AB InBev said today that it has increased its proposal to 42.15 British pounds ($64.35 U-S) per share in cash, after earlier proposals of 38 pounds and 40 pounds were rejected.
If SABMiller accepts the offer and the merger passes regulatory approval, it would create a beer company with 31 per cent of the global market and would dwarf the next-biggest player, Heineken, which has nine per cent. (The Associated Press)
Experts say Prime Minister Stephen Harper’s billion-dollar pledge to help the auto sector in the wake of the massive Pacific Rim trade deal is a crucial step after his government exposed the industry to more foreign competition.
Harper said yesterday that a re-elected Conservative government would provide a one-billion-dollar package over a decade by extending the government’s Automotive Innovation Fund.
The Conservatives agreed to phase out its 6.1 per cent tariff on imported vehicles over five years when it signed the 12-country Trans-Pacific Partnership.
The Canadian auto workers’ union Unifor warns it will kill thousands of auto-sector jobs and that Harper’s pledge to extend the innovation fund is a pittance compared to the economic cost of lost, good-paying jobs.
But the head of the Automotive Parts Manufacturers’ Association sees Harper’s pledge as a signal the Tories are committed to the auto industry. (The Canadian Press)
The clock is ticking for negotiators in Detroit between the United Auto Workers union and Fiat Chrysler.
The union’s membership rejected a proposed deal with the company last week and authorized a strike.
The current contract runs out at 11:59 p-m tonight and the union says on its website that negotiations are continuing with F-C-A.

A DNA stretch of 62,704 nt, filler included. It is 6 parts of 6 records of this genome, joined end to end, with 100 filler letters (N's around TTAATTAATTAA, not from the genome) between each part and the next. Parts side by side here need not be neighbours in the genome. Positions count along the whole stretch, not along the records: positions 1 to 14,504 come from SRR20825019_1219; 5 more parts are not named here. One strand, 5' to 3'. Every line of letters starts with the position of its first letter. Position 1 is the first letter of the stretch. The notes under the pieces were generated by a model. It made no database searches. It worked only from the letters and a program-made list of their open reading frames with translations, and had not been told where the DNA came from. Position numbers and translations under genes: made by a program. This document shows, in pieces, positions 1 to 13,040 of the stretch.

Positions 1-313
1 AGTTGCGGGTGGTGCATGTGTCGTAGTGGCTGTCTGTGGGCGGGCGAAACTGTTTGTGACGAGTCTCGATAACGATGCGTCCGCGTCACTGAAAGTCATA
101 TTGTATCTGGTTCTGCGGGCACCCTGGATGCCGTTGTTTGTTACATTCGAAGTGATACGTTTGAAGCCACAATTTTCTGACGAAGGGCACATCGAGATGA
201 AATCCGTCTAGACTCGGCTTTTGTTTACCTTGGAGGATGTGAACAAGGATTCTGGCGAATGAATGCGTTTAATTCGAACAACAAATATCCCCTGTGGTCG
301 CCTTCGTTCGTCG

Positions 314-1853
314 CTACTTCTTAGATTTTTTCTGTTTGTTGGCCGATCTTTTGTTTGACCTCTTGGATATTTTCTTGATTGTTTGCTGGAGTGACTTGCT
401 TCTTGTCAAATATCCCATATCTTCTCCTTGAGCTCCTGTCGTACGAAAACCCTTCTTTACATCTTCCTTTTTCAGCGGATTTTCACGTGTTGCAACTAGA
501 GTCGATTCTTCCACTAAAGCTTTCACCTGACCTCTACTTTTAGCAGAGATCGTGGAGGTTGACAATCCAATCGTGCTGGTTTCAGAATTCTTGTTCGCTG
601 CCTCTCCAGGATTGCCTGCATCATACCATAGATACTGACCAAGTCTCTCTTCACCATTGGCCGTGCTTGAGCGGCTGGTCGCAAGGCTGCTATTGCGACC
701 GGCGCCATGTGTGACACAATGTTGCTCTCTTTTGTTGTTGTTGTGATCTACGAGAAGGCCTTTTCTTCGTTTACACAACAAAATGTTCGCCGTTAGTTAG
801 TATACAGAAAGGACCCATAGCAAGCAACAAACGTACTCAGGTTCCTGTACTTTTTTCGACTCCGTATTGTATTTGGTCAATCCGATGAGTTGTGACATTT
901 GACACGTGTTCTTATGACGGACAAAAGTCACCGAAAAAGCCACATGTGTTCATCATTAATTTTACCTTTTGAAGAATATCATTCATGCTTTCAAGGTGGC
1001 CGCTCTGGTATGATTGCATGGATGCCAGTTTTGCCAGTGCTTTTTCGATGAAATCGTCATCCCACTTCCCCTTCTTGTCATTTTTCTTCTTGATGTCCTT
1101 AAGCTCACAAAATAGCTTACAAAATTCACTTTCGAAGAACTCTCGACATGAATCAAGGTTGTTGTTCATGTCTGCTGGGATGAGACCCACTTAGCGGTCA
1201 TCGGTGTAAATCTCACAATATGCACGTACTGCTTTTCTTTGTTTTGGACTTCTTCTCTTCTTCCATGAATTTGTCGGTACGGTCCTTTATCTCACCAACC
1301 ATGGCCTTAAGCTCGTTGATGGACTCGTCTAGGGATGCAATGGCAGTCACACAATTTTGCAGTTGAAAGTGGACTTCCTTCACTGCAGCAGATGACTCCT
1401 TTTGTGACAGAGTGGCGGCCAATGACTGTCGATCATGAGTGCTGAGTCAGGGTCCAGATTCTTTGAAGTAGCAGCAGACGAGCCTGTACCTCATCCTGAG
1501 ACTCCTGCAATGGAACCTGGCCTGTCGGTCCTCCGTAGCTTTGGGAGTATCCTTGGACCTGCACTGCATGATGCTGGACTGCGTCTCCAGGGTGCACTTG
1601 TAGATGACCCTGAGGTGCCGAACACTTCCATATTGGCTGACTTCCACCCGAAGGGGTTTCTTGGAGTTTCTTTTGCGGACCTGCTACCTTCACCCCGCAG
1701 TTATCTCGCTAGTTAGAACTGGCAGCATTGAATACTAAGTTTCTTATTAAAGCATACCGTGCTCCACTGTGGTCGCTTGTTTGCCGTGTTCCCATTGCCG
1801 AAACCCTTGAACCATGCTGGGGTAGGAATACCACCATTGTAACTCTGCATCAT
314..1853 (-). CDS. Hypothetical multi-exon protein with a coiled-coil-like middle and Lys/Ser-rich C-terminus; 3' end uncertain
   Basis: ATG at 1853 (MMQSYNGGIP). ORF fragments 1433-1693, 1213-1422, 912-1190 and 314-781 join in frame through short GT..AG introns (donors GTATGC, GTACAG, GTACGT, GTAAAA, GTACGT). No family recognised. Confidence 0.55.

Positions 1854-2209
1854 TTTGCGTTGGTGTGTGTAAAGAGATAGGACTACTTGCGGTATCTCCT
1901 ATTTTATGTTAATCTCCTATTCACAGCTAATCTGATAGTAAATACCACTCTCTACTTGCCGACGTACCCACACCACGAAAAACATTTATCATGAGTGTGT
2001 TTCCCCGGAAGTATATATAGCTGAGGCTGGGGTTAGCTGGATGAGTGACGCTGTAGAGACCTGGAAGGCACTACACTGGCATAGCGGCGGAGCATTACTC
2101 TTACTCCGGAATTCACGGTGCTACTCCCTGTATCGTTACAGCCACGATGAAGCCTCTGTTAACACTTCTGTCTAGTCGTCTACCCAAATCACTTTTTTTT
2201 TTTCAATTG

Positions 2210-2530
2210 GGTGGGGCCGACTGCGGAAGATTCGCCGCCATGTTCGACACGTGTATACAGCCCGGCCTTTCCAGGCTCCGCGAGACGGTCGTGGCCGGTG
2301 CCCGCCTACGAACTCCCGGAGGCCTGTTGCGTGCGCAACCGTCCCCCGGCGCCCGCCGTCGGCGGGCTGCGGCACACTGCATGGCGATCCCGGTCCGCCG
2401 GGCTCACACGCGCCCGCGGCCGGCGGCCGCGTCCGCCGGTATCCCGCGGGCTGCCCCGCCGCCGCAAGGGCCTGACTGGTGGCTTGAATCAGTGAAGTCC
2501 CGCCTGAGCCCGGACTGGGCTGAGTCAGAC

Members called for an end to a two-tier pay structure and more specific guarantees of new vehicles for U-S factories. (Associated Press)
Shares of South Korea’s Samsung Electronics closed up nearly nine per cent today, marking its biggest daily gain since January 2009, after announcing a forecast-beating profit for the third quarter.
But analysts said strong component sales and favourable currency exchange rates masked persistent weakness in its smartphone business.
The world’s largest smartphone maker estimated July-to-September operating profit was 6.3-billion dollars, on a seven-per-cent rise in sales to 44-billion dollars.
Samsung will announce its actual earnings later this month. (Associated Press)
Starbucks is joining a growing number of companies helping customers vault long lineups.
Next week, Starbucks Canada will launch an update to its popular payment app that will allow people to jump the queue by placing orders before they even step inside one of its cafes.
The new service is intended to reduce the amount of time spent standing around waiting for a cashier, especially during peak hours.
Starbucks’ new Mobile Order and Pay option rolls out across 300 stores in the Toronto area October 13th. (The Canadian Press)
(Business Report by The Canadian Press)
(The Canadian Press)